Washington is on its way to becoming the next state to abolish the death penalty.
By a vote of twenty-eight to nineteen, the Washington State Senate today voted to repeal the unconstitutional statute that permits prosecutors to seek death sentences for people who have been convicted of first degree murder. Senate Bill 5339 now heads to the House of Representatives for consideration.
Support for abolishing the death penalty is very high, according to NPI research. Last year, 69% of Washingtonians surveyed told our pollster that they preferred one of three life in prison alternatives to just 24% who said they preferred the death penalty, while 8% said they were not sure. (Read more about our finding.)
Senate Bill 5339 would replace the death penalty with life in prison without the possibility of parole, which is the alternative endorsed by respondents in our poll.
The legislation passed out of the Senate with bipartisan support. Here is the roll call:
Death penalty elimination
3rd Reading & Final Passage
Yeas: 28; Nays: 19; Excused: 2
Voting Yea: Senators Billig, Carlyle, Cleveland, Conway, Darneille, Das, Dhingra, Frockt, Hasegawa, Hawkins, Hunt, Keiser, Kuderer, Liias, Lovelett, McCoy, Mullet, Nguyen, Palumbo, Pedersen, Randall, Rolfes, Saldaña, Salomon, Walsh, Warnick, Wellman, Wilson (Claire)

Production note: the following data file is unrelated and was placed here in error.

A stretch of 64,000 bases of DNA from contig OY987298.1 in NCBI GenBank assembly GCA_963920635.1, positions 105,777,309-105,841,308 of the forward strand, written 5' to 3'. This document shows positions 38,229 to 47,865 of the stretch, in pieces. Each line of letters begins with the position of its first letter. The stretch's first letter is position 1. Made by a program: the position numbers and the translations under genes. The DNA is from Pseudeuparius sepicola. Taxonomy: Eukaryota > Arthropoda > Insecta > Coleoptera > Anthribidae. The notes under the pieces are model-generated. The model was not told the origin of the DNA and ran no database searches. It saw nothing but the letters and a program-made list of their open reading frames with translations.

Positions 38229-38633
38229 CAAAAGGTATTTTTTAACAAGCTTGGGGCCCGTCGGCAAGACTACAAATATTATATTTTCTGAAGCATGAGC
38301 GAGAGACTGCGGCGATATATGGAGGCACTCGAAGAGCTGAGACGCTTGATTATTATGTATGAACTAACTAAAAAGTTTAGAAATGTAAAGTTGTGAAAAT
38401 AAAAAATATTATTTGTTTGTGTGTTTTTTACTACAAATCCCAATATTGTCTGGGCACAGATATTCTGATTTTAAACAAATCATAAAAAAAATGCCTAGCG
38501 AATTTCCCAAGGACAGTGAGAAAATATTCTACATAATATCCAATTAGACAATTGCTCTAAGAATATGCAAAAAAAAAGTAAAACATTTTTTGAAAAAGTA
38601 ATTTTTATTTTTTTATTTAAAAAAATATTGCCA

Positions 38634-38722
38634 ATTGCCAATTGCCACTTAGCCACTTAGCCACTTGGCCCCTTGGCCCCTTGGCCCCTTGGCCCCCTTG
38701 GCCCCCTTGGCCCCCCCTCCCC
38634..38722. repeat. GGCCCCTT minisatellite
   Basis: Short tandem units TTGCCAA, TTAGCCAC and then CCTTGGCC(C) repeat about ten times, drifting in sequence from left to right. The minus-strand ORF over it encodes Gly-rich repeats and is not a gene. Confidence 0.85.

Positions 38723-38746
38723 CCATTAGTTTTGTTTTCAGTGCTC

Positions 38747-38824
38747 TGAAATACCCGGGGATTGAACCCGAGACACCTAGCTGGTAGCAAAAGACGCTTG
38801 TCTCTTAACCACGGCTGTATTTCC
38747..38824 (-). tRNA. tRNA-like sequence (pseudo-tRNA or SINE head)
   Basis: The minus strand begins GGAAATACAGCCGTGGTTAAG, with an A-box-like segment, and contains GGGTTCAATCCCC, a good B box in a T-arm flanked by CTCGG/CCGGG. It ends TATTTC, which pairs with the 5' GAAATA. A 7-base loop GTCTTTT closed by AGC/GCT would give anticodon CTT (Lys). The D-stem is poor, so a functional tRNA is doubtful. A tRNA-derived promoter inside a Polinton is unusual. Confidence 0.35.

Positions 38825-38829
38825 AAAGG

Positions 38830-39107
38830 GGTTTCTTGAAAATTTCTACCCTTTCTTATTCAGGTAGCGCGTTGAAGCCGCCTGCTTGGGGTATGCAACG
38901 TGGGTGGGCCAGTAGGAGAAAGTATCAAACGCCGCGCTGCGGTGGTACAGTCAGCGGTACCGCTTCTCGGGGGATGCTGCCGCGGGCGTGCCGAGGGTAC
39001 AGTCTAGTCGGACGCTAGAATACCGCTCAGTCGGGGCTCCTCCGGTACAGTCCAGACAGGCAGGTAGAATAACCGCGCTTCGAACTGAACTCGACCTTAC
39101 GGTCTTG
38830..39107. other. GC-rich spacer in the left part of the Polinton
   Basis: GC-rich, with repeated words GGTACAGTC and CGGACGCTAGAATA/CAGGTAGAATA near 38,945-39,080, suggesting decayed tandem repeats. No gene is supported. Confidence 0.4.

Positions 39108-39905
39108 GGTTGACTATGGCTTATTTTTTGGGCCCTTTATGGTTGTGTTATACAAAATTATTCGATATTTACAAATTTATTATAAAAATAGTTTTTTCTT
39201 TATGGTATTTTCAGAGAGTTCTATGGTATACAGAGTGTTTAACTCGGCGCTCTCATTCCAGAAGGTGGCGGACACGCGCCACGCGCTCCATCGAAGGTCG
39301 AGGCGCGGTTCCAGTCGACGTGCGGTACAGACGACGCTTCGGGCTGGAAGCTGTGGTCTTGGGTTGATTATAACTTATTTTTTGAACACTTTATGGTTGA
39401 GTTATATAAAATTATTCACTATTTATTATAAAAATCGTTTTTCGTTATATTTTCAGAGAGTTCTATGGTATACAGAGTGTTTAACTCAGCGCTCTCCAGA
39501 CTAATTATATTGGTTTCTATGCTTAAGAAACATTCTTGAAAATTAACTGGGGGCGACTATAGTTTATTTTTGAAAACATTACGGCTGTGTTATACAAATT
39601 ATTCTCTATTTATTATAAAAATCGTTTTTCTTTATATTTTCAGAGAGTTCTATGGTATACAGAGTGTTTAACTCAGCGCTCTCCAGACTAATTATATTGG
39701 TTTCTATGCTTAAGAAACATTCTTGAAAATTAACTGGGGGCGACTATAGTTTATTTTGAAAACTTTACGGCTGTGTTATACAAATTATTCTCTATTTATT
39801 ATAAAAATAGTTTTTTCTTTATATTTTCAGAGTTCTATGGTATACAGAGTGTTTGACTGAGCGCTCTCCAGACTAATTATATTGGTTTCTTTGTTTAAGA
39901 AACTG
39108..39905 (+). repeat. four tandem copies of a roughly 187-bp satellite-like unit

Voting Nay: Senators Bailey, Becker, Braun, Brown, Ericksen, Hobbs, Holy, Honeyford, King, O‘Ban, Padden, Rivers, Schoesler, Sheldon, Short, Takko, Van De Wege, Wagoner, Zeiger
Excused: Senators Fortunato, Wilson (Lynda)
Three Democratic senators voted against repealing the death penalty: Steve Hobbs, Dean Takko, and Kevin Van De Wege. Their no votes were canceled out by the yes votes of three Republicans: Maureen Walsh, Judy Warnick, and Brad Hawkins.
The Senate’s six new Democratic members (Mona Das, Liz Lovelett, Joe Nguyen, Emily Randall, Jesse Salomon, Claire Wilson) all voted in favor of the bill.
“I have the deepest personal respect for how important this issue is for victims’ families and I’m so grateful for the reflection and grace of the dialogue in the Legislature,” said Senator Reuven Carlyle, a longtime proponent of abolition.
“I’m pleased that our state is on the path toward joining the global movement toward abolishing the death penalty,” Carlyle continued. “Closing the books on this chapter in our state’s history is a responsible public policy step, given where the courts and our state have come, and this measure solidifies our statute in a way that makes it clear and unequivocal for years to come.”
“After working on this issue for so long, I’m pleased and incredibly humbled that the state Senate has taken this important step forward.”
So are we. We thank Senator Carlyle and Senators Jamie Pedersen and Manka Dhingra for their leadership on this human rights breakthrough.
Last year, when the Senate passed this bill for the first time, it was a watershed moment. Now the focus shifts back to the House of Representatives. For the bill to reach Governor Inslee’s desk, at least fifty representatives must vote for it.
We believe the votes exist to pass this bill in the House and we’ll be working alongside fellow abolition supporters to secure a vote and win that vote.